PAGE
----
Is there a grammatical name for the third-person ‘you’?

I’ve had this conversation several times in my life, where I use a second-person pronoun when actually using the third-person:

"If you were dressed up as a clown at night holding black balloons, I would be suspicious too!"
"I would never dress like a clown."

Or exempting the ‘if’ from the sentence:

"You choose to join the organization, then you’re responsible for that organization’s beliefs and policies."

"I am not a member of that organization"

It’s actually hard to come up with examples for this off the top of my head. The point is that I use ‘you’ as a third person pronoun because it’s hypothetical, but it’s taken literally, and I want to be able to tell the person I’m talking to what the name of the grammatical construct is so that he or she doesn’t misunderstand me.

Answer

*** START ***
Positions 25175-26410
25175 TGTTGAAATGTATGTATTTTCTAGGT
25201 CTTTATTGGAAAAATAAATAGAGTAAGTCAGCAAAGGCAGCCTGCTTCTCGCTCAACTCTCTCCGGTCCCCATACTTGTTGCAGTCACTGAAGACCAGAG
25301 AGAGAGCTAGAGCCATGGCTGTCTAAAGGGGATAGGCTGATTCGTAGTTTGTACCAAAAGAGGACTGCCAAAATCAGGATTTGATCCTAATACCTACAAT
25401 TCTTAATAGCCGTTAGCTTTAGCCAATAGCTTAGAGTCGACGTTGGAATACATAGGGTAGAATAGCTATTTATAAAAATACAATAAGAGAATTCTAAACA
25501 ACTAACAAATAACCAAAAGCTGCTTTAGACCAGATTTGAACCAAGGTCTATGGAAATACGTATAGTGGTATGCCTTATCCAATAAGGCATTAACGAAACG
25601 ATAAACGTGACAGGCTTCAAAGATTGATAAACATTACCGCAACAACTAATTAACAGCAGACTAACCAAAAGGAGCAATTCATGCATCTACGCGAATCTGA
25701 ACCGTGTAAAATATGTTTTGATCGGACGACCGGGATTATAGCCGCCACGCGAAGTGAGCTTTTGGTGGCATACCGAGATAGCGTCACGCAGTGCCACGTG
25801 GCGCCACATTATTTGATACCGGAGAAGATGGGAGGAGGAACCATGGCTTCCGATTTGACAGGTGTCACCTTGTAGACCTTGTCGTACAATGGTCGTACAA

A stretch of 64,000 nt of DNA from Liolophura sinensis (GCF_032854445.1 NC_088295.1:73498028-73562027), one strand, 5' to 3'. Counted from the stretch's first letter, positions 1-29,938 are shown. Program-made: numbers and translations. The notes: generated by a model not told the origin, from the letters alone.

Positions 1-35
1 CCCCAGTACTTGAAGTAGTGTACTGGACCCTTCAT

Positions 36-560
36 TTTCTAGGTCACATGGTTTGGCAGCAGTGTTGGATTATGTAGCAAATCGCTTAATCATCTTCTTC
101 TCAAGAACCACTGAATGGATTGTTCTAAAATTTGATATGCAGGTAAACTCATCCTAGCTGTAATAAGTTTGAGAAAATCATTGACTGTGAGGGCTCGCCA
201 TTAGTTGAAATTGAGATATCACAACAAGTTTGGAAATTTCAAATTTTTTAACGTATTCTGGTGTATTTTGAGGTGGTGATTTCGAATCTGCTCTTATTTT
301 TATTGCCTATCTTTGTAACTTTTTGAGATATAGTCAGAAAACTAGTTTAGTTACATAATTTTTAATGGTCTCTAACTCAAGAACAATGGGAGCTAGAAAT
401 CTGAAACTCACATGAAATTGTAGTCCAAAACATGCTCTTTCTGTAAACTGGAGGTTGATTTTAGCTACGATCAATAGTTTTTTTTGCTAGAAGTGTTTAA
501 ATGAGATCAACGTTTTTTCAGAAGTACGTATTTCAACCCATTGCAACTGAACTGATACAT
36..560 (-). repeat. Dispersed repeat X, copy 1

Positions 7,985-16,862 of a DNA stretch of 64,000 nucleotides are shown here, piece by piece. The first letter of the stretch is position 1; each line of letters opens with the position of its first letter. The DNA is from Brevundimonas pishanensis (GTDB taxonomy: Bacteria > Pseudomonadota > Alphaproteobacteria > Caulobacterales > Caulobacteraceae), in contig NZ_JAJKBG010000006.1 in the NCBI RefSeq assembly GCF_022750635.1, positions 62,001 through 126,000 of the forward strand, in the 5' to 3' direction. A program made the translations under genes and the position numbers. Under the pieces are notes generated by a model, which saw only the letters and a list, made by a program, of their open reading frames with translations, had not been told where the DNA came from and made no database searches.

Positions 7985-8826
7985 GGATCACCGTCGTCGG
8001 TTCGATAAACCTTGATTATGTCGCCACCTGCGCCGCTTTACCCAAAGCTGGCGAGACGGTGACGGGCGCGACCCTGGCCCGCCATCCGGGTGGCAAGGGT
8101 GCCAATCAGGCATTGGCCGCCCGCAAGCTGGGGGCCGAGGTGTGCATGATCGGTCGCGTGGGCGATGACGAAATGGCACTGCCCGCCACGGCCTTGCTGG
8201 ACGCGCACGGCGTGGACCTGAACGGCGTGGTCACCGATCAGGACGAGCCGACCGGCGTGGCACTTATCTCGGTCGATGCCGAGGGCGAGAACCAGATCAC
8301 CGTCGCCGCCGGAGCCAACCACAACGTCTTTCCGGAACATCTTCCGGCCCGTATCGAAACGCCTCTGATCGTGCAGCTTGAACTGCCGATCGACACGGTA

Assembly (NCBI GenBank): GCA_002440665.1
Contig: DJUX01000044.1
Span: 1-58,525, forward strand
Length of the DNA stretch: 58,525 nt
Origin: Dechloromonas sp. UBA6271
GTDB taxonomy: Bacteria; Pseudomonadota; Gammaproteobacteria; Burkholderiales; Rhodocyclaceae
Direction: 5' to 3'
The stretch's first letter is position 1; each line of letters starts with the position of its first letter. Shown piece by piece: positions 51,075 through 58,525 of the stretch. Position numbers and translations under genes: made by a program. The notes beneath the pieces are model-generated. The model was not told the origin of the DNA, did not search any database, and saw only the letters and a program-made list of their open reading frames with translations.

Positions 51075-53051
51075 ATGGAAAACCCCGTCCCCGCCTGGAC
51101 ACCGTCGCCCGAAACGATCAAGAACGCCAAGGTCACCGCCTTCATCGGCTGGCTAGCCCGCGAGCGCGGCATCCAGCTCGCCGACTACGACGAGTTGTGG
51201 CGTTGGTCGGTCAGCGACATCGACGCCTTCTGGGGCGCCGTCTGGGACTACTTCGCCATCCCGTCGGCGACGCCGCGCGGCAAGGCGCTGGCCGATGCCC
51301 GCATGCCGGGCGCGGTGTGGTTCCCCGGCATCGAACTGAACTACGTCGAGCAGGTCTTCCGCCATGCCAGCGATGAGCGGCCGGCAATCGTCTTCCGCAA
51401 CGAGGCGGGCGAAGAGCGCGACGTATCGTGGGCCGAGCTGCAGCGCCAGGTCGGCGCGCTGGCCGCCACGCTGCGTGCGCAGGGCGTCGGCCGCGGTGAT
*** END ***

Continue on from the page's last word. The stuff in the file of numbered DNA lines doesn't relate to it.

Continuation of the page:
I believe it’s called “generic you.”
From Wikipedia:

In English grammar and in particular in casual English, generic you,
impersonal you or indefinite you is the pronoun you in its use in
referring to an unspecified person, as opposed to its use as the
second person pronoun.

The generic you is primarily used as a
colloquial or less formal substitute for one.1[2] For instance,

"Brushing one's teeth is healthy."

can be expressed less formally as

"Brushing your teeth is healthy."

Attribution
Source : Link , Question Author : NobleUplift , Answer Author : bill

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